Minister for Infrastructure and Transport The Hon Darren MP: ABC Goulburn Murray Breakfast
09-Aug-2017 Joseph Thomsen: Transport Minister Darren Chester has called into the program. Minister, good morning.
Darren Chester: Good morning, Joseph.
Joseph Thomsen: And I imagine to comment on what we were just talking about—the fuel price inquiry and regional fuel prices.
Darren Chester: Actually, Joseph, I thought you had me on to talk about aviation security, but I'm always happy to chat about fuel prices, which obviously are a real concern for a lot of people in our regional communities. Obviously we drive longer kilometres than people in the city, and so our businesses, our lifestyles are impacted on by the price of fuel. In the last couple of years, the price has come down a bit, but the disparity between the city and the country areas continues to frustrate many of our people.
Joseph Thomsen: We will see what happens with this inquiry. We are, at the moment, looking at potentially paying more—on another topic—more for our airline tickets because there might be a ramping up of security. Can you give us some more detail on that?
Darren Chester: Absolutely, Joseph. What we have undertaken to do in the wake of that terrorism plot, which received a lot of coverage in the last couple of weeks, is to do a review of the security at Australian airports, including our regional airports. Not in response to any specific threat, I must stress, it is more a precautionary measure to make sure we have our security settings right.
It is a bit premature to be talking about additional costs, because I certainly want to make sure that we are maintaining the affordability of regional flights as much as we possibly can, but safety has to be our number one priority. So we need to work with the aviation sector, work with the councils—who in many cases run these regional airports—and work with the travelling public to make sure that they have confidence in the safety of our system.
We have a world-class aviation system, but as you are aware and your listeners are all aware, there are a small minority of people right now around the world who seek to do us harm and are aiming to attack aviation right throughout the world, and we need to make sure we're protecting the safety of the travelling public. There's 137 million passenger movements in Australia every year and we want to make sure that continues to happen in the safest possible way.
Joseph Thomsen: If there is increased security, what exactly is it going to be doing beyond what's taking place at the moment?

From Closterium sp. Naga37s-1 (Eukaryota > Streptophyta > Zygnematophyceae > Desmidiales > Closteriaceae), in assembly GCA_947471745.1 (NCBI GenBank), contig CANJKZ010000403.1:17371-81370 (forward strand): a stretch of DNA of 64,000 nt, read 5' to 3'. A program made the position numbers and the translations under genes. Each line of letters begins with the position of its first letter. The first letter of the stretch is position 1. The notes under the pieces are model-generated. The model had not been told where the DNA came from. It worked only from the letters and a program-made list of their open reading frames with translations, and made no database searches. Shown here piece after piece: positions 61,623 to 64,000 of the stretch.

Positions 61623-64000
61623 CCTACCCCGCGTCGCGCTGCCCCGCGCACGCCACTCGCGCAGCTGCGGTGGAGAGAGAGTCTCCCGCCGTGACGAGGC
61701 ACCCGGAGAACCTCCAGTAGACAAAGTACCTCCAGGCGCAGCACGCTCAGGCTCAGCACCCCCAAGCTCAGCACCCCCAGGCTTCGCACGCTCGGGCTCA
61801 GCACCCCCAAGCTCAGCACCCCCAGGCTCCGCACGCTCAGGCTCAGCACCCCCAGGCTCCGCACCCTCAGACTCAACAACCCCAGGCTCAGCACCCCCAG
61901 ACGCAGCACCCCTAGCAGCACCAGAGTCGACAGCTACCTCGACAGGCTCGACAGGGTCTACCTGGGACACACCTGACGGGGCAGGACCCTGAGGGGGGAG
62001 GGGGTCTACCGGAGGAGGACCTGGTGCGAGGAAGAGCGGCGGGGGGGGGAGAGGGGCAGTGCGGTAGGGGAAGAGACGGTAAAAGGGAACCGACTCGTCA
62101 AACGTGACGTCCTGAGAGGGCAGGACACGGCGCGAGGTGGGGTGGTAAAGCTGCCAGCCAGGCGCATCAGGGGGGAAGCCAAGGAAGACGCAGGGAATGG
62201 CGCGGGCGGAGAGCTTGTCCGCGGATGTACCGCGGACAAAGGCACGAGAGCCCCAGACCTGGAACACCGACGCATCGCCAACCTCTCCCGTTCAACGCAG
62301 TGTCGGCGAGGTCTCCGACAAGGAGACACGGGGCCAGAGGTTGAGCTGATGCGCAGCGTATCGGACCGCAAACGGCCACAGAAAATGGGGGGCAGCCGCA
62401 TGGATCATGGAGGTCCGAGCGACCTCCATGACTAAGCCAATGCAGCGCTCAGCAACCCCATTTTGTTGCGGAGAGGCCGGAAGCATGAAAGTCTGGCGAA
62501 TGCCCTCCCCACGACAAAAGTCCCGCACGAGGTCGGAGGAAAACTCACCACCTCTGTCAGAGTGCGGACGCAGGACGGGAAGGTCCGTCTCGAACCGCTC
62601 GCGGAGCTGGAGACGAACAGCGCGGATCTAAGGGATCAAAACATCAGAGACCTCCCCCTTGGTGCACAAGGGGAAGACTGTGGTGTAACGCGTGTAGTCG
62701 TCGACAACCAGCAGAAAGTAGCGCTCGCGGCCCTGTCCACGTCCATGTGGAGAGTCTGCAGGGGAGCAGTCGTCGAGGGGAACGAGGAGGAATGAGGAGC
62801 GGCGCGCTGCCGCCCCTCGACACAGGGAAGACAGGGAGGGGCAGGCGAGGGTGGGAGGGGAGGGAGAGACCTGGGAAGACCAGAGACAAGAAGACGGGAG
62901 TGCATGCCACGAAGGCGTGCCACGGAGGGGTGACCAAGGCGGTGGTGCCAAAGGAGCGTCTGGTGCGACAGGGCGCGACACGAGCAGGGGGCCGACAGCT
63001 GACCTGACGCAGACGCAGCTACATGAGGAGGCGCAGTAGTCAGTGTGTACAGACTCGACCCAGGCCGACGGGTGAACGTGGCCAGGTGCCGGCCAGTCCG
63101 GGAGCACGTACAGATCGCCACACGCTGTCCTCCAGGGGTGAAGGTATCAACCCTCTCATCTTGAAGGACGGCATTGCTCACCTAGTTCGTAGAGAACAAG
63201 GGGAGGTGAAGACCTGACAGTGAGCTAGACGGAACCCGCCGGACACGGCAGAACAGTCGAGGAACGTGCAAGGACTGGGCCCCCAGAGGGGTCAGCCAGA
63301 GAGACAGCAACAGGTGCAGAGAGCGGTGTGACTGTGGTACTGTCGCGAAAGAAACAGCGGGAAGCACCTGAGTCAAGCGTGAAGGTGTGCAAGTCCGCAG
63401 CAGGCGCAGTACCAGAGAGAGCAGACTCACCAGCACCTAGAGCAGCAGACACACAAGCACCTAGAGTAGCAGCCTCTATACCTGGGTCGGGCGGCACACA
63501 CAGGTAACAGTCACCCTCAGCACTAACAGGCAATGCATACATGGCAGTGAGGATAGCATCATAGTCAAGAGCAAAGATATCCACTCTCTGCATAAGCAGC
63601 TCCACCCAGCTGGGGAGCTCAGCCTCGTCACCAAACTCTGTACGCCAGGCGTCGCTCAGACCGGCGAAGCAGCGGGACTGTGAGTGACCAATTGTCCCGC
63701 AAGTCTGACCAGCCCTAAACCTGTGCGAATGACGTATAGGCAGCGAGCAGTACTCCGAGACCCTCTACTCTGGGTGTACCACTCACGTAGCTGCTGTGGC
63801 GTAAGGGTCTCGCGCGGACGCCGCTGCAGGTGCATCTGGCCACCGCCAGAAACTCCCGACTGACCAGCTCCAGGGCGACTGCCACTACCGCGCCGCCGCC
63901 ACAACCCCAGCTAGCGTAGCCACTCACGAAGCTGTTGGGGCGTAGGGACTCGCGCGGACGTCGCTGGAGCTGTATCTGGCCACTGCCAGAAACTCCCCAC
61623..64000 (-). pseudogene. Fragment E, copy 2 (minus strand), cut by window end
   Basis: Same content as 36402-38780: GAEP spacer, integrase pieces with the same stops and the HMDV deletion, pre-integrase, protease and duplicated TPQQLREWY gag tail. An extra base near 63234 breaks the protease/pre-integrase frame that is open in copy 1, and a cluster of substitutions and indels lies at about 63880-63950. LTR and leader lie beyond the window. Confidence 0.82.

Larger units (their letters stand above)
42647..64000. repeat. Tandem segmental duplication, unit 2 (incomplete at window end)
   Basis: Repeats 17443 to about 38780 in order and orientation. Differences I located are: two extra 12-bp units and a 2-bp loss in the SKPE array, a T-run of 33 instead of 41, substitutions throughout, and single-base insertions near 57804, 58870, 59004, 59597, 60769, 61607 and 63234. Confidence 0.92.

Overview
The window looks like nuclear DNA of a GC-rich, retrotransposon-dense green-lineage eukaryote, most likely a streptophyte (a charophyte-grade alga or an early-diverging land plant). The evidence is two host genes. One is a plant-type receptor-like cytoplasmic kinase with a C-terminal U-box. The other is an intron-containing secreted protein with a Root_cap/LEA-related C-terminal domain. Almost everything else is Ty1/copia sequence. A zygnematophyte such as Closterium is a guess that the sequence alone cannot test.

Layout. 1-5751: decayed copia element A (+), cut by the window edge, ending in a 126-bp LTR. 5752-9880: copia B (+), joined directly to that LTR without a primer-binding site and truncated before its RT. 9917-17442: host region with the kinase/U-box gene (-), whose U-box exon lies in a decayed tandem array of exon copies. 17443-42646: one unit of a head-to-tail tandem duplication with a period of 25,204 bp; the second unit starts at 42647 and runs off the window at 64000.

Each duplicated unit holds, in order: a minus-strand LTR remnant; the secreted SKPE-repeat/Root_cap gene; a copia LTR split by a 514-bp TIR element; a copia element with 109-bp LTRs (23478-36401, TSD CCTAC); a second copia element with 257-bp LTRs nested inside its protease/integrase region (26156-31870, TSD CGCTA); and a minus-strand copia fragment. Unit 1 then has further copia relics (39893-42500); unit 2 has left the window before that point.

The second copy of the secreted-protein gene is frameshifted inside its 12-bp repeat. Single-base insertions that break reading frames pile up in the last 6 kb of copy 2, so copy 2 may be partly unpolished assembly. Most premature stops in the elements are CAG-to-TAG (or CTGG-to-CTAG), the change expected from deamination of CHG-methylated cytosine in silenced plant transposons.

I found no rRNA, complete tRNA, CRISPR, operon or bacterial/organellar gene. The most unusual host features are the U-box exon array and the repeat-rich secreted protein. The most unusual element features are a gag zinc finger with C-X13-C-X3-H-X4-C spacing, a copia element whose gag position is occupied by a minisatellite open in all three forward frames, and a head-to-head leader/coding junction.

Darren Chester: Well, there's a range of options that people are talking about. There are security measures at our regional airports and our metropolitan airports, some of which are highly visible, like the scanning of your baggage or the scanning of individuals…
Joseph Thomsen: And we did increase security a couple of years ago at a lot of regional airports.
Darren Chester: Absolutely. So some of these things are highly visible to people, and others aren't even seen by the public, and that's part of the security response, to make sure we do a lot of things that people may not even be aware of. So we need to look at all the measures that are in place and make sure we've got the settings right.
Each of our major regional airports already is required to have a transport security program detailing how they will manage security of their operations, and that is reported back to the Commonwealth on an annual basis. So this is not—and I don't want people to be becoming worried about this—it is not something we are doing in response to a specific threat. It is more about a precautionary measure to make sure we are responding to the circumstance we are faced with now.
Joseph Thomsen: How much could this add to a regional air ticket out of somewhere like Albury Airport?
Darren Chester: Well, I think it's premature to be talking about cost, Joseph, with all due respect. I'm not planning…
Joseph Thomsen: Well, people care about it.
Darren Chester: I know, but I'm not proposing new measures to put in place. This review is intended to see—are our settings right, are we on the right track, or are there other things we need to look at. Now, it's a question of constantly evaluating and monitoring the situation, as people would expect us to do. I mean, the fact that we've been able to intercede with 13 terrorism plots in the last few years is a great result from our security agencies. They're out there every day. Those men and women are working tirelessly every day to gather information and foil this type of activity. At the other end of the equation, at our airports themselves, we need to make sure we are protecting the safety of the travelling public. So I'm not talking about extra costs or extra measures at this stage. It's more about assessing where we are now and are we responding appropriately to these new and emerging threats.